It has been said that the job of the analyst is often to comfort the afflicted and afflict the comfortable. IBM’s recent series of announcements related to a new generation of mainframe should leave us comfortable about the mainframe’s future and IBM comfortable that it has put its best foot forward by providing a breathtakingly comprehensive and effective upgrade of the mainframe’s capabilities. Therefore, it’s time for a good analyst to step up and afflict the comfortable with niggling caveats about areas where IBM could have done even more.
Specifically, IBM could and should have done more in two areas: columnar technology and Windows workloads on the mainframe.
Let’s start with columnar. For the typical enterprise, Business Intelligence- (BI-) type data management costs too much and frequently performs less effectively than it needs to. Data in existing data warehouses grows by 50 percent per year due to compliance and regulatory requirements and enterprise demands for storage of new types of data. A business environment marked by a high rate of change calls for more frequent analyses performed on fresher, time-critical data. As a result, data storage and workloads are growing faster than hardware performance and price-performance improvements.
In many cases, columnar technology—storing relational data as columns instead of rows—has proved to be an excellent answer to these problems in the largest of Very Large Database (VLDB) implementations (see, for example, recent Sybase IQ and ParAccel 1- and 3TB TPC-H results). The reason is that columnar databases can compress the data and indices, sometimes by an order of magnitude, compared to relational, and carry out transactions on the compressed data. The result is often order-of-magnitude improvements in performance vs. a comparable relational database. Columnar technology is now well-proved: Sybase IQ has been at it for a decade and it’s widely available; smaller vendors such as Vertica offer it, and Oracle has added a columnar option to its database appliance, Exadata.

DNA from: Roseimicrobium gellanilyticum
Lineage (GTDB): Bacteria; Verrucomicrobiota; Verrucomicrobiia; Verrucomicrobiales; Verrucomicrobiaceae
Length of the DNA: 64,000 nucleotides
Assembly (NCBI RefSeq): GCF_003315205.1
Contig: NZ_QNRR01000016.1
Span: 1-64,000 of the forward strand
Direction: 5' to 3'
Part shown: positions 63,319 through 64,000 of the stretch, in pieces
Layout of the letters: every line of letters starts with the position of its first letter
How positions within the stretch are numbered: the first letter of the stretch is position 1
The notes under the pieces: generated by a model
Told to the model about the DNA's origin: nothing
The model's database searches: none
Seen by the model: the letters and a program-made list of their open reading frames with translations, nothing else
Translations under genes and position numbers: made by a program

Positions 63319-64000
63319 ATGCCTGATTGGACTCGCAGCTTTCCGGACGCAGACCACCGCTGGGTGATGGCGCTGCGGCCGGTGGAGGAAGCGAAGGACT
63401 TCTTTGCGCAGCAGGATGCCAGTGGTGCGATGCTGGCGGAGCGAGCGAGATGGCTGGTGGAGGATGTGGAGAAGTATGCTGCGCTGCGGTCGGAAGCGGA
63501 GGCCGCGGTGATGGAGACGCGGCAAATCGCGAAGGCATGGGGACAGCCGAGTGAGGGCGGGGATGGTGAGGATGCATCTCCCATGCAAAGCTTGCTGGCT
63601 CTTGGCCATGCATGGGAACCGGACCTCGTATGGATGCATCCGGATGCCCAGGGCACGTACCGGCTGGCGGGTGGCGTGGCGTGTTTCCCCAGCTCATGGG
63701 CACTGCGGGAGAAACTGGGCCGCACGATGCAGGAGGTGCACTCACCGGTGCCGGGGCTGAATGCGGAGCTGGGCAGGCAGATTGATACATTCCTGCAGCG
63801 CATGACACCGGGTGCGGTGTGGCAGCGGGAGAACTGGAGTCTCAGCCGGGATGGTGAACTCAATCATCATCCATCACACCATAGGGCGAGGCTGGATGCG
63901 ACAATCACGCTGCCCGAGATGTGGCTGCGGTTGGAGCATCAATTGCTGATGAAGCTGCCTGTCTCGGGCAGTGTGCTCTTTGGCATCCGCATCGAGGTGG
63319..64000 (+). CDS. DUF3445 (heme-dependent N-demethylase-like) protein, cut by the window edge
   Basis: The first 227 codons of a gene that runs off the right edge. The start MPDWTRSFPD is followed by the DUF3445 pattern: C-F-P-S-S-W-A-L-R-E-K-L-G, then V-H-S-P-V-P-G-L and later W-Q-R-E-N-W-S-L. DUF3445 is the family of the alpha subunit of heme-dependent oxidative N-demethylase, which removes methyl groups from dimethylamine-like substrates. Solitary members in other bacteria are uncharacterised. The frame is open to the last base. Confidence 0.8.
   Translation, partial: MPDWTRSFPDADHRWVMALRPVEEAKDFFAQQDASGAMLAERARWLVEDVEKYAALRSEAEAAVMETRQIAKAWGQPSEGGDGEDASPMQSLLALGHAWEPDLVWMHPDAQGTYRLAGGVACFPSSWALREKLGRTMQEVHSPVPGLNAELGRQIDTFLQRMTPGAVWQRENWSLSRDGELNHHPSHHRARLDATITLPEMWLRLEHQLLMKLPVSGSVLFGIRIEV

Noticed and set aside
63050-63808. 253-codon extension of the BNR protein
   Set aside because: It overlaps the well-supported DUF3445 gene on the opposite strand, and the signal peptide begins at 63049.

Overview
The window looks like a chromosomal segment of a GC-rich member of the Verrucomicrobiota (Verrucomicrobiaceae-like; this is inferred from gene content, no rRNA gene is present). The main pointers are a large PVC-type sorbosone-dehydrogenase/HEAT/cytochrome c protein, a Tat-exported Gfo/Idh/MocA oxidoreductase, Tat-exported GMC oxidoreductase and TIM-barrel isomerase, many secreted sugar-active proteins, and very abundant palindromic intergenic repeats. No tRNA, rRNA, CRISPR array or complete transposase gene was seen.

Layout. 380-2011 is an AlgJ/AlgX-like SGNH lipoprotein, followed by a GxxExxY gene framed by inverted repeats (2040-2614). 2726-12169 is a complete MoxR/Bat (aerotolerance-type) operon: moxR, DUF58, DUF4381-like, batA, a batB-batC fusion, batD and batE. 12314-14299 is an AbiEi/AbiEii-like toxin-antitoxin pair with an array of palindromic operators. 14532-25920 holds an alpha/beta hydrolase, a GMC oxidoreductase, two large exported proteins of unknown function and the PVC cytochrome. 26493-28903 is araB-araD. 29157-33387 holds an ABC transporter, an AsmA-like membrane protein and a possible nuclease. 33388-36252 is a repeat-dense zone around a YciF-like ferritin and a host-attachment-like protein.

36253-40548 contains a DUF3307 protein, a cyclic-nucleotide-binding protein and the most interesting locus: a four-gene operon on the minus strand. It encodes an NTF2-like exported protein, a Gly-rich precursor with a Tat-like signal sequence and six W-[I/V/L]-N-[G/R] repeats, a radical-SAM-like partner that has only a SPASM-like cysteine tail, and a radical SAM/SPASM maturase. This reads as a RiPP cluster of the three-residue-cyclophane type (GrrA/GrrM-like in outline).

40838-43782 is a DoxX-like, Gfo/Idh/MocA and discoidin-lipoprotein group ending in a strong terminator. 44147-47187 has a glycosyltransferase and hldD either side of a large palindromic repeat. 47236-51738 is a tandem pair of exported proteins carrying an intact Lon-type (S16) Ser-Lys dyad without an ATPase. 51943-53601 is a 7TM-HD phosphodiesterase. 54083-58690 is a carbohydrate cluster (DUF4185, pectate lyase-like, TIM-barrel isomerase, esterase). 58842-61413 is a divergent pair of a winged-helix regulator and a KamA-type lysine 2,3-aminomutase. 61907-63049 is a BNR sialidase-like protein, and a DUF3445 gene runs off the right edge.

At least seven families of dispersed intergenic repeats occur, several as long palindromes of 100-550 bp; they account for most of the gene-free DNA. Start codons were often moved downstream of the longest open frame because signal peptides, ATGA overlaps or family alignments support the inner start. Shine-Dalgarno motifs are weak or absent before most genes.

However, even in the new zEnterprise, IBM lacks a distinct, full-fledged columnar database. Even if the user acquires Smart Analytics Optimizer, IBM apparently applies columnar technology to only those parts of a data store that it deems appropriate, with little user control over fine-tuning the columnar operations. The result is that a major source of BI performance improvements will not be fully exploited, nor be an equal partner in the mainframe’s highest-scaling BI solutions.
Now about those Windows workloads. As I noted in a post a year ago, since the advent of Linux on the mainframe, there has been a glaring gap in IBM’s ability to support workloads on the mainframe—the lack of support for Windows.
There are clear and cogent reasons to want to move Windows workloads to the mainframe, including the mainframe’s superior energy profile. Another reason is the ability of the mainframe to deliver long-term costs per app well below Wintel scale-out in cases where the enterprise can move 20 or more Windows apps to a single mainframe. More urgently, the aim of today’s cloud computing implementations is to cut large-scale costs both of administration and of per-app hardware; and the mainframe excels at both. But as long as the mainframe can’t support a large body of enterprise Windows apps, external cloud vendors or internal cloud creators will have to decide between a partial solution that replicates the existing Wintel/mainframe split and doesn’t save much in the way of costs, and movement toward Wintel that will increase long-term costs.
It’s now possible to talk about the mainframe handling most apps inside or outside a cloud and to envision migrating most Windows apps to the mainframe in the lifetime of an IT administrator. Mantissa Corp.’s z86VM offers emulation of Windows over z/OS. Novell SLES Mono Extension allows users to port a large proportion of today’s Windows apps (by some estimates, 50 percent or more) that depend entirely on .NET without the need for code change or conversion to a different language. Meanwhile, as an IBM speaker recently noted, an increasing proportion of mainframe users are telling IBM they would like to put Windows workloads on the mainframe.
Now that IBM has capped a five-year string of major mainframe upgrades with a new z generation, it’s time to hold the mainframe to a higher standard. Doing something more with regard to columnar technology and Windows workloads on the mainframe would be a clear indication that IBM can meet that standard and deliver major benefits to mainframe users.